High-Water Marks and Hedge Fund Management Contracts
William N. Goetzmann
Yale School of Management - International Center for Finance; National Bureau of Economic Research (NBER)
Jonathan E. Ingersoll Jr.
Yale School of Management - International Center for Finance
Stephen A. Ross
Massachusetts Institute of Technology (MIT) - Sloan School of Management; Yale University - International Center for Finance
April 18, 2001
Yale ICF Working Paper No. 00-34
Incentive or performance fees for money managers are frequently accompanied by high-water mark provisions which condition the payment of the performance fee upon exceeding the maximum achieved share value. In this paper, we show that hedge fund performance fees are valuable to money managers, and conversely represent a claim on a significant proportion of investor wealth. The high-water mark provisions in these contracts limit the value of the performance fees. We provide a closed-form solution to the high-water mark contract under certain conditions. This solution shows that managers have an incentive to take risks. Our results provide a framework for valuation of a hedge fund management company.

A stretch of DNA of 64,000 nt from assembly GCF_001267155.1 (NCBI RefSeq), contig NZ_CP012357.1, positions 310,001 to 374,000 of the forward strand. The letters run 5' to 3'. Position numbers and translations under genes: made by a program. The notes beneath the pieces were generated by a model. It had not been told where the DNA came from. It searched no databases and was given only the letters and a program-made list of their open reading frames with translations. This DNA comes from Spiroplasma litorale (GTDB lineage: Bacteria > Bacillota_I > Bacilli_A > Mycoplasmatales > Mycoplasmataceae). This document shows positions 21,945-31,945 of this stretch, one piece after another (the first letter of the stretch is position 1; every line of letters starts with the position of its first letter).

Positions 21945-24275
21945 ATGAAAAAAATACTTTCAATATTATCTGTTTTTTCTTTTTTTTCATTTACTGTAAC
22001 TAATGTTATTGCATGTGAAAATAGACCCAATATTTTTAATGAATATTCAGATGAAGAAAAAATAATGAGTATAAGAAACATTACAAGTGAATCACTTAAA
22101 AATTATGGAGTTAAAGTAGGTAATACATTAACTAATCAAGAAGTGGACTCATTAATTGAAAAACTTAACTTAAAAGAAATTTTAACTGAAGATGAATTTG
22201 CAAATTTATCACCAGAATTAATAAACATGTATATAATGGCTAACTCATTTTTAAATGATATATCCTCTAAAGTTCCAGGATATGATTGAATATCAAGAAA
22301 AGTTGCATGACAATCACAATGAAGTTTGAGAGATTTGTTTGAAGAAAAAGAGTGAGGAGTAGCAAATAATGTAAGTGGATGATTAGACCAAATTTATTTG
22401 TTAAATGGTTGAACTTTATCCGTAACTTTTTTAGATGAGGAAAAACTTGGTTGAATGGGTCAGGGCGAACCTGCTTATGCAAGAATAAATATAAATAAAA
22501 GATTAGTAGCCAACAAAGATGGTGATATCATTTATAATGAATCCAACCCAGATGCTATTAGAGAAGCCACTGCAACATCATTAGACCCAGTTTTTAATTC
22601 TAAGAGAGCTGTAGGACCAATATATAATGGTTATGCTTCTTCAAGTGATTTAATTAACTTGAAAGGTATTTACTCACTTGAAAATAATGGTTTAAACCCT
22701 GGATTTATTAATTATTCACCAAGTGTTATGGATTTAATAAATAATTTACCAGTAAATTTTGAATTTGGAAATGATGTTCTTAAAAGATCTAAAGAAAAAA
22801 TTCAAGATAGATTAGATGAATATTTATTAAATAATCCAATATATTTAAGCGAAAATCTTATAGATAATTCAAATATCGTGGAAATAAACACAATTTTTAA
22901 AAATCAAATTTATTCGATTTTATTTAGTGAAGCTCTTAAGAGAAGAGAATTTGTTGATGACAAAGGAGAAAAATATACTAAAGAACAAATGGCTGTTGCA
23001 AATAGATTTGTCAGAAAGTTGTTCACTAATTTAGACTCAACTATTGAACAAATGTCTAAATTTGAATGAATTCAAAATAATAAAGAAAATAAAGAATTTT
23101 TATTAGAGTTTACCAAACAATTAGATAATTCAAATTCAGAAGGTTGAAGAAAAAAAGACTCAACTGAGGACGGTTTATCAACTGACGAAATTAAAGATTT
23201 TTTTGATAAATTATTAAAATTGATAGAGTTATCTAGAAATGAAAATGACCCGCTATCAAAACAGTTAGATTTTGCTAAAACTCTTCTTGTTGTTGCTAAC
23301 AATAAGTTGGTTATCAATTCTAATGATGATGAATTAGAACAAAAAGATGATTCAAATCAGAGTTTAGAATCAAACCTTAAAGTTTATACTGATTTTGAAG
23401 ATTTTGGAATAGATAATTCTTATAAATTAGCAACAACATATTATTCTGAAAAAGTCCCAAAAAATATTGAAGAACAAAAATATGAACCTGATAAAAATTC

We conjecture that the existence of high-water mark compensation is due to decreasing returns to scale in the industry. Empirical evidence on the relationship between fund return and net money flows into and out of funds suggests that successful managers, and large fund managers are less willing to take new money than small fund managers.
Number of Pages in PDF File: 41
JEL Classification: G2
Date posted: February 8, 1998
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